Fetch the doctor and bring him home.
I’m giving birth to a new poem.
If he gives you the runaround,
I guess I’ll be hospital-bound,
for I’ve got fever, cramps and chills
that can’t be cured by any pills.
I’m falling into a big pit
and I can’t get rid of it.
The lacuna waits for me.
It is the well of poetry
that I’ll fall into if no saint
comes to rid me of the taint
of words that rhyme or words that don’t.
I fear that if the doctor won’t,
surely I’ll be ripped apart
by narratives that must depart.
They’ve been gestating so long
that I fear something will go wrong.
So call the doctor. Tell the fellow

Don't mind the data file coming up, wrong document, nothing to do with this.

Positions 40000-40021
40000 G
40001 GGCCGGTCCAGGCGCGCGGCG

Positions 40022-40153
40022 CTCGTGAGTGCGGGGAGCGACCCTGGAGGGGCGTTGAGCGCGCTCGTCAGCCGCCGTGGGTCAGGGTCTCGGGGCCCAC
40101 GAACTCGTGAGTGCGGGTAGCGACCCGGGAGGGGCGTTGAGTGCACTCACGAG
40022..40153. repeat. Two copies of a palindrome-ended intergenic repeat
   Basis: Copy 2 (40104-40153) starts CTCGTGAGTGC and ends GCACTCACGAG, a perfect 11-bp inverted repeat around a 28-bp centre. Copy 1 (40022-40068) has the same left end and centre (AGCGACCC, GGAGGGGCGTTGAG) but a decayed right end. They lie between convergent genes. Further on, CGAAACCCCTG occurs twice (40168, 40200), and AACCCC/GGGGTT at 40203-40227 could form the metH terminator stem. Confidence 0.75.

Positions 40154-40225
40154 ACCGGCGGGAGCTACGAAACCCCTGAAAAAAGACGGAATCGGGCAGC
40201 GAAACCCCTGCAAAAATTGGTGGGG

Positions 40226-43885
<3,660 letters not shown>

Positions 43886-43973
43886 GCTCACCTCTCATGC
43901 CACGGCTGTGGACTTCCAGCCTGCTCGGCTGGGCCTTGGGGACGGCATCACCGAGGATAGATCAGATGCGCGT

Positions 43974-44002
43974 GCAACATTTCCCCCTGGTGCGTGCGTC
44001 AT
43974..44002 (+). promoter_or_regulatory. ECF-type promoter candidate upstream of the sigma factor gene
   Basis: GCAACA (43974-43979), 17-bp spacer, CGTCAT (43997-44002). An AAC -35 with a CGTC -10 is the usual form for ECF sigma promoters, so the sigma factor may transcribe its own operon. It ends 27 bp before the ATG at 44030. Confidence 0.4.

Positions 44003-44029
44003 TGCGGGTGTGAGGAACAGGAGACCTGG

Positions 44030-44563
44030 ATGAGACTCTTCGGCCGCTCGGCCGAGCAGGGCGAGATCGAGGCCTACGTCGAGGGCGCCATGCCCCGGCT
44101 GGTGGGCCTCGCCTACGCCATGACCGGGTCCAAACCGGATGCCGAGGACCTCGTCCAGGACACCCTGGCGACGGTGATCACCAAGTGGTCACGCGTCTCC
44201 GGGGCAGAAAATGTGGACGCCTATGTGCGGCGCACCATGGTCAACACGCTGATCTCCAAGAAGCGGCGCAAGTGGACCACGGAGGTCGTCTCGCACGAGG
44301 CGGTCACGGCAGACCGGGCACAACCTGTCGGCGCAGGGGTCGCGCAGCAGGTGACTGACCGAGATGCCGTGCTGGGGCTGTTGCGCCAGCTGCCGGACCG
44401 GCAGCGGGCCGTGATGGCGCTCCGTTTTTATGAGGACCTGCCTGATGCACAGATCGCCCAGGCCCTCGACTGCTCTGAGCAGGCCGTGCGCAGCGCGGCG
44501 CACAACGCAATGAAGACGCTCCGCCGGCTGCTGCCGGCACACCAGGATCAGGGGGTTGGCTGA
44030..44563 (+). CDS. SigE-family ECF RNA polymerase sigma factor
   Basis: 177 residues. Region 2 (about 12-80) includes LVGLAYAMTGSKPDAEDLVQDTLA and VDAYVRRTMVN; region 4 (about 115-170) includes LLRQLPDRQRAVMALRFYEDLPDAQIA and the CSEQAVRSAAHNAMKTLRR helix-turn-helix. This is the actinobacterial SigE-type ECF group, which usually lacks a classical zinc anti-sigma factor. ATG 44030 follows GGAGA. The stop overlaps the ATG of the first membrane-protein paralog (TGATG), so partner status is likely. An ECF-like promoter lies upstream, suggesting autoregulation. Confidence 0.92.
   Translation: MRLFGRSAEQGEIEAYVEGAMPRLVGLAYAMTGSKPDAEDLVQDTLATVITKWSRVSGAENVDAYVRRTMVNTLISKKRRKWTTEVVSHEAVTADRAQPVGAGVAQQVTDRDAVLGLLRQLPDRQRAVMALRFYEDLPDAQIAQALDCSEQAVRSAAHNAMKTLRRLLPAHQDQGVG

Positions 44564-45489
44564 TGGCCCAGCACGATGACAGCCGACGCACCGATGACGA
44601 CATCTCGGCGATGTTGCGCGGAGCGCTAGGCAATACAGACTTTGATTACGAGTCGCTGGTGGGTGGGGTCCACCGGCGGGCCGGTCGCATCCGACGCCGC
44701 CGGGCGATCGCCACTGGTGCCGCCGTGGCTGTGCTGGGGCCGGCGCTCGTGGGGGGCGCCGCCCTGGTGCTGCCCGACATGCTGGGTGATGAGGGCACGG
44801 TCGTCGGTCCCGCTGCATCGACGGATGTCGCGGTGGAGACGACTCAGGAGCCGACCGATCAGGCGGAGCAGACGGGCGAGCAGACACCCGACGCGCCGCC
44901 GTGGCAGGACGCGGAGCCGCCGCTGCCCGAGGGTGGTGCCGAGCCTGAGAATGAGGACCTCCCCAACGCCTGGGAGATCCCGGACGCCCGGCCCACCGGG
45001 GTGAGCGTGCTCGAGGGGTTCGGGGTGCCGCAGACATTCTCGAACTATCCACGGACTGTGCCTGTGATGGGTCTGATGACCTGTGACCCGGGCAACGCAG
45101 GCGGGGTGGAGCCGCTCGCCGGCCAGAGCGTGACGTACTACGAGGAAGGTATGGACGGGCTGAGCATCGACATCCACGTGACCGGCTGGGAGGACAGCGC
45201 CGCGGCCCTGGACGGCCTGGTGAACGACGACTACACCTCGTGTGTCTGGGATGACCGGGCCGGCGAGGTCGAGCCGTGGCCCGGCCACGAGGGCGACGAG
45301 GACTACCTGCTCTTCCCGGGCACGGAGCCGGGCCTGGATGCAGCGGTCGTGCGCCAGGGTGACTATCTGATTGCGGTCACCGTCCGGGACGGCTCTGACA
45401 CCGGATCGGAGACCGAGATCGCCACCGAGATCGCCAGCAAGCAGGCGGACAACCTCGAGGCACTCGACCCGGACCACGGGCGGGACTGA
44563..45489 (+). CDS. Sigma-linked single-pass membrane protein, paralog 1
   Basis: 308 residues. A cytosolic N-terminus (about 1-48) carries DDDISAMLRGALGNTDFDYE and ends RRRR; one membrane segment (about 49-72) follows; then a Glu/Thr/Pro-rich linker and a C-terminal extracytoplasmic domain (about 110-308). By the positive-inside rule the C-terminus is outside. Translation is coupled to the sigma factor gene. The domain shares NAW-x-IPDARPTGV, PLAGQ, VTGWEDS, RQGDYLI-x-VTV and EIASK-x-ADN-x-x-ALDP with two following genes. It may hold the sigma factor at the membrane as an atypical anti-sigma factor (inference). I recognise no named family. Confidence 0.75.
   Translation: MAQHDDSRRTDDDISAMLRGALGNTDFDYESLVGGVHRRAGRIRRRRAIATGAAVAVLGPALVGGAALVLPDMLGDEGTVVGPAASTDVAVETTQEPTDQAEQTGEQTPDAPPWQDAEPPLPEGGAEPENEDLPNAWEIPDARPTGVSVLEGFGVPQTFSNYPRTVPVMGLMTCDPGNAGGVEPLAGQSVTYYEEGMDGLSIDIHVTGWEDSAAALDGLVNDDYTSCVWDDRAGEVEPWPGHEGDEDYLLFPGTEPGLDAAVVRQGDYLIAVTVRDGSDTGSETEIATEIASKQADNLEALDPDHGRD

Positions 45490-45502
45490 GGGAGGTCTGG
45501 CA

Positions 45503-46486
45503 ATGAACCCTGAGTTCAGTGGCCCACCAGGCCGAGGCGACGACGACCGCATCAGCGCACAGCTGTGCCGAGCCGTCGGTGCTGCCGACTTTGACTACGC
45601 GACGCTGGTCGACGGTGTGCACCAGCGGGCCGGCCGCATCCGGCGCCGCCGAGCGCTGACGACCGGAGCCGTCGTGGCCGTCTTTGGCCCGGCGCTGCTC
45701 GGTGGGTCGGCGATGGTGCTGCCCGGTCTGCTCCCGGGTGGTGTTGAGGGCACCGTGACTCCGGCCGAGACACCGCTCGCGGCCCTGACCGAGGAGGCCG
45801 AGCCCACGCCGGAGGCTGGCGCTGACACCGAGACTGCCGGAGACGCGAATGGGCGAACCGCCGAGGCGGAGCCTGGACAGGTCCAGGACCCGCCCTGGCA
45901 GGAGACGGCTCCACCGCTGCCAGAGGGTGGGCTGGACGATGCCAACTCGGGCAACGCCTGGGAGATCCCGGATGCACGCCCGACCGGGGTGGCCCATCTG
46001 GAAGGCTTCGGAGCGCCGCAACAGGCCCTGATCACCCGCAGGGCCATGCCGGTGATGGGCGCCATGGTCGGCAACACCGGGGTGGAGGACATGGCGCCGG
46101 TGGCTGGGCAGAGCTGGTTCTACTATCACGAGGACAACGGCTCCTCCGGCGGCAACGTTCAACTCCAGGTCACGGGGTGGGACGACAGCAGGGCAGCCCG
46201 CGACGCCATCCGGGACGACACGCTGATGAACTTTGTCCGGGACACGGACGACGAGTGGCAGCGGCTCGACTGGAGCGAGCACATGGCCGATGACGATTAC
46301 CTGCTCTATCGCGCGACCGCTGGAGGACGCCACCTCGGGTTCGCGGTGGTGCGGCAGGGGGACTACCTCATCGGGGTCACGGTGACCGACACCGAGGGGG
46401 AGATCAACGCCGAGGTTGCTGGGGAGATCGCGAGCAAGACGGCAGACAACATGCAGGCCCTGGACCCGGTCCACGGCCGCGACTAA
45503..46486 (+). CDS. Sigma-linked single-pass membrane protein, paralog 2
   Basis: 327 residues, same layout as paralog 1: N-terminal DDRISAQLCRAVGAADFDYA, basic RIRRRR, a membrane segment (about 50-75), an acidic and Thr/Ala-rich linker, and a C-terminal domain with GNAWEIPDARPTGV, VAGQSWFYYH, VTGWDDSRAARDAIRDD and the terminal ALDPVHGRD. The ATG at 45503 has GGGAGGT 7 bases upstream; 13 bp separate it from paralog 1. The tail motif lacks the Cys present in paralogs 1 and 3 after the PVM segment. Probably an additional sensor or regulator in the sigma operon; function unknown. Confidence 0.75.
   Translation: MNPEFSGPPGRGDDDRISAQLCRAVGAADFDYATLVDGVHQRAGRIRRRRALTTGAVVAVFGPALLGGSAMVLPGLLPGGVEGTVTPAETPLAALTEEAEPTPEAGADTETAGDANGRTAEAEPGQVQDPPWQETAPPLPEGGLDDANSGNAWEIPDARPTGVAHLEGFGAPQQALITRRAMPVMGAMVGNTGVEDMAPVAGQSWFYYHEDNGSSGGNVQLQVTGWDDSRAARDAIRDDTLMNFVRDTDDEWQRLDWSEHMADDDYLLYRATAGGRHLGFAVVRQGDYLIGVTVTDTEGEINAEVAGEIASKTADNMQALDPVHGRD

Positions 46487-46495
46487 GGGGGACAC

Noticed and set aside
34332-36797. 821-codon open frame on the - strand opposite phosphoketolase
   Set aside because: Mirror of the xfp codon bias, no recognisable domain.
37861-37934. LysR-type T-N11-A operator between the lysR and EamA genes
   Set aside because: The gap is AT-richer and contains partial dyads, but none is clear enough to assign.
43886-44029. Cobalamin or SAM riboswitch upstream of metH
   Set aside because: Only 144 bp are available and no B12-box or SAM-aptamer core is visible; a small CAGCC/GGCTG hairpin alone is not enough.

that my fingers have gone yellow
from the words that can’t get out.
I’m getting rheumatism, gout.
I’ve got a mass within my heart
and I don’t know how best to start
to free the words that must be born—
that from my body must be torn.
Womb and brain and heart and spleen
stuffed full but yearning to be lean.
Emptied of words, stripped to the core,
then I”ll have room to sprout some more.
For though I grow the poems right well
and have fine stories I can tell—
although I’m bursting with the stuff,
I know that words are not enough.
For years they have been telling me
it’s all in the delivery.